As for wet foods, I do feed high quality, and can prove a difference - one of my bridge babes had really greasy fur that clumped terribly, to the point where the vet had to help groom him, and two days later, he was clumping again - he was fed on Whiskas senior at the time. I changed him to HiLife senior and within a short time, his fur stopped clumping and was much easier to deal with. Asda sell the complete pouches and tins at 4 for £1 offer - think that makes it a couple of pence cheaper per pouch than Whiskas, am sure they are 29p a pouch. Only drawback is less flavours, the complete pouches only come in 2 flavours, and tins in 3. Bozita also works out quite cost effective, as they eat a lot less in one portion.
post #74 of 79
when i adopted Chip, he was being fed SD, & he was doing fine on it... but i was feeding Chicken soup dry at the time, so i switched him to it.
w/in a couple of weeks, his coat was MUCH softer, not as harsh, & his stools had considerably diminished in bulk.
better ingredients +
lower price = better results. can't really argue with that equation!
post #75 of 79
I wish my cats would eat Chicken Soup. It just sits in the bowl and they will not touch it. Some of the other premium dry foods they won't eat is Nutro, & Blue. They won't eat Merrick's canned, Blue Canned, and some other premiums. Instead its Fancy Feast or Friskies canned. Dry is Purina Naturals, Friskies, Purina One. Sometimes its not what one is willing to pay but rather what kitty will eat. I have an overweight kitty but thats another post.
post #76 of 79
So which food would you guys recommend to improve Oscar's digestive transit? I won't go into great detail (I've posted on it before), I thought the problem was solved but it's come back again. He's not particularly clean after using the facilities, so I expect his diet might be causing a 'stickiness'.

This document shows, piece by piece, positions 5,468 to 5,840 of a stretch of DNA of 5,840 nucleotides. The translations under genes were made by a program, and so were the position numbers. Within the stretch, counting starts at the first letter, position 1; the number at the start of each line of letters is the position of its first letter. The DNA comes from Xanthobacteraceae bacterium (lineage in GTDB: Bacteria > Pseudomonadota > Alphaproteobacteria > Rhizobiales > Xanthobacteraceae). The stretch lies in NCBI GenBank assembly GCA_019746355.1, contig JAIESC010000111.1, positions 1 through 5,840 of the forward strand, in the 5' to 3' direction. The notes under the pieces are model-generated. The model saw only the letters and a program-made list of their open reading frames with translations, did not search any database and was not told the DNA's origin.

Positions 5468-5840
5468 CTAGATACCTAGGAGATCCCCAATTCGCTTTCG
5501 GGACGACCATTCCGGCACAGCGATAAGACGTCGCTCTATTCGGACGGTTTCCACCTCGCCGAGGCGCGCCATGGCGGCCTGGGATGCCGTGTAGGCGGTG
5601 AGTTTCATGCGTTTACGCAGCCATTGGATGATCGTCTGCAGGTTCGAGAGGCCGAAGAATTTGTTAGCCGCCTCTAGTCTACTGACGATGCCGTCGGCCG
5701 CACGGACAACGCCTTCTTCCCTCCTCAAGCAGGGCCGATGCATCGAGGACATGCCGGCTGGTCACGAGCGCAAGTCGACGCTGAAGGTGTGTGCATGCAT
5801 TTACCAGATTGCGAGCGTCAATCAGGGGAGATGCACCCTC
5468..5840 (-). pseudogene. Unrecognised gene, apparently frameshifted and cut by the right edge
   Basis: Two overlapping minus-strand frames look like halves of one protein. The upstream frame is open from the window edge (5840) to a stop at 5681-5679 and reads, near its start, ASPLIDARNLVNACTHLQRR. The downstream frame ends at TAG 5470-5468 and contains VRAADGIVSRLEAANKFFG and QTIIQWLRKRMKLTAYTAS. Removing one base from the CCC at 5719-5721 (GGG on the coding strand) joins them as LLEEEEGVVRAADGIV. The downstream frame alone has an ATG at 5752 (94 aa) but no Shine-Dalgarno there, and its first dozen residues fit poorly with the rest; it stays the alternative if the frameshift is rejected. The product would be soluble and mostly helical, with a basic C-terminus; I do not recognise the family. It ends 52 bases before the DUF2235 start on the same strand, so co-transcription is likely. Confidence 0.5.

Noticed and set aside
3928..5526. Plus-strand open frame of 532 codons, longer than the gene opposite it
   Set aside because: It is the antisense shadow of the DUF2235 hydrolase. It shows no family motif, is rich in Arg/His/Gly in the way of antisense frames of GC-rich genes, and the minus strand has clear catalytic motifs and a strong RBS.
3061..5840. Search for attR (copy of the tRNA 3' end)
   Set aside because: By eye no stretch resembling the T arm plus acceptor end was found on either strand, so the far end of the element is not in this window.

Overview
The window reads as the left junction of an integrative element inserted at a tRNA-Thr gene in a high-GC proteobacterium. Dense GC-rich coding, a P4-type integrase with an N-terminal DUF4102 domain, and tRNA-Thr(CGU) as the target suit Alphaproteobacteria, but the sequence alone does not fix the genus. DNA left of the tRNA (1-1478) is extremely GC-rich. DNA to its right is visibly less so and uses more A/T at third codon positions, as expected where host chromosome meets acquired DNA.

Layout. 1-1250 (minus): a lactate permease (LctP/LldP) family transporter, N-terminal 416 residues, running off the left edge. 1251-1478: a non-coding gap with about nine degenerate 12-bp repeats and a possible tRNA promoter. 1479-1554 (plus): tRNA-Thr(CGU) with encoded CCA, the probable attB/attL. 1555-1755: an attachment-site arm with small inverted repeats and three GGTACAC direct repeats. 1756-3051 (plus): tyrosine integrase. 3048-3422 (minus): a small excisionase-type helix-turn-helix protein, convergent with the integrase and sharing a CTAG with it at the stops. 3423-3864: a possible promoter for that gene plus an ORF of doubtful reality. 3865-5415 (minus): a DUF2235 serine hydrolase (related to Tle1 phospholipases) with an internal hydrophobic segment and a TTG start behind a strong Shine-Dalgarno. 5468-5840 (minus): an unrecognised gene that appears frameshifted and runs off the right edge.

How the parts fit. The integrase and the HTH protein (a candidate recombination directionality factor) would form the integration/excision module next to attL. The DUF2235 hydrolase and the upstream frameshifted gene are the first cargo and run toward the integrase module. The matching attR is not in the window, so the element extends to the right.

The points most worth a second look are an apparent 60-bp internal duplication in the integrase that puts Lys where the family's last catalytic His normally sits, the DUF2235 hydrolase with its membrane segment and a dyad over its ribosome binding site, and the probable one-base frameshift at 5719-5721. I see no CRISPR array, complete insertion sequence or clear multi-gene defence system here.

I'd love some advice from people who have kitties with clean bottoms!
post #77 of 79
James Wellbeloved is hypo-allergenic, and my cat with sickness/diarrhea did OK on it, and the internal medicine specialist agreed it was as good as prescription food. Burns is recommended too, but I am a bit reluctant to use that, while the meat content is 40ish%, so is the grain content. IT is a good price though, last time I looked at it, it was £6.99 for 2kg, but that was a few years ago now. I personally use a mix of wet and dry, with more wet than dry available.
post #78 of 79
Quote:
Your price for Chicken Soup is actually lower than the actual cost, because while SD is generally available from big box stores like Petco/Petsmart, Chicken Soup is not. Buyers either have to pay hefty shipping or go to small petshops, where everything is generally more expensive.
Actually I just bought some Chicken Soup cat food - and you are right it was at a small pet food store - for 17-18 pounds I paid $21.95 - At Pet Smart for Blue Spa I paid $16.50 for 7 pounds - I would say that laureen227's post and katiemae1277's post Just saved me some $20.00 in actual cat food cost then another $15.00 in gas cost.

The small local pet store the Chicken Soup cat food is sold from is 12 miles away The Blue Spa I was buying was at Pet Smart which is located 25 miles away -

The Chicken Soup bag is 18 pounds verses the Blue Spa bag at 7 pounds that means less trips a shorter distance - I would say those were some really valuable ideas that saved me a bundle.

The quote above is incorrect for my specific circumstance.

My savings in time and money are significant and I felt the advice was worth a return to this thread to tell both members thank you and to share my actual experience .

My kitties are being switched over as I type and so far do not seem to have any problems eating the Chicken Soup food.

laureen227's and katiemae1277 thank you very much for sharing your opinions and experience.
post #79 of 79
you're welcome! i'm glad your cats like it.
i've switched since that post - i decided to try the Royal Canin Special 33, after reading the ingredients - it had added lysine, so i thought it would be beneficial for Pixel, who has herpes.
mine all LOVE it - to the point that they're not interested in the chicken soup or authority anymore... i'm sure they'd eat it if necessary, but they like this more.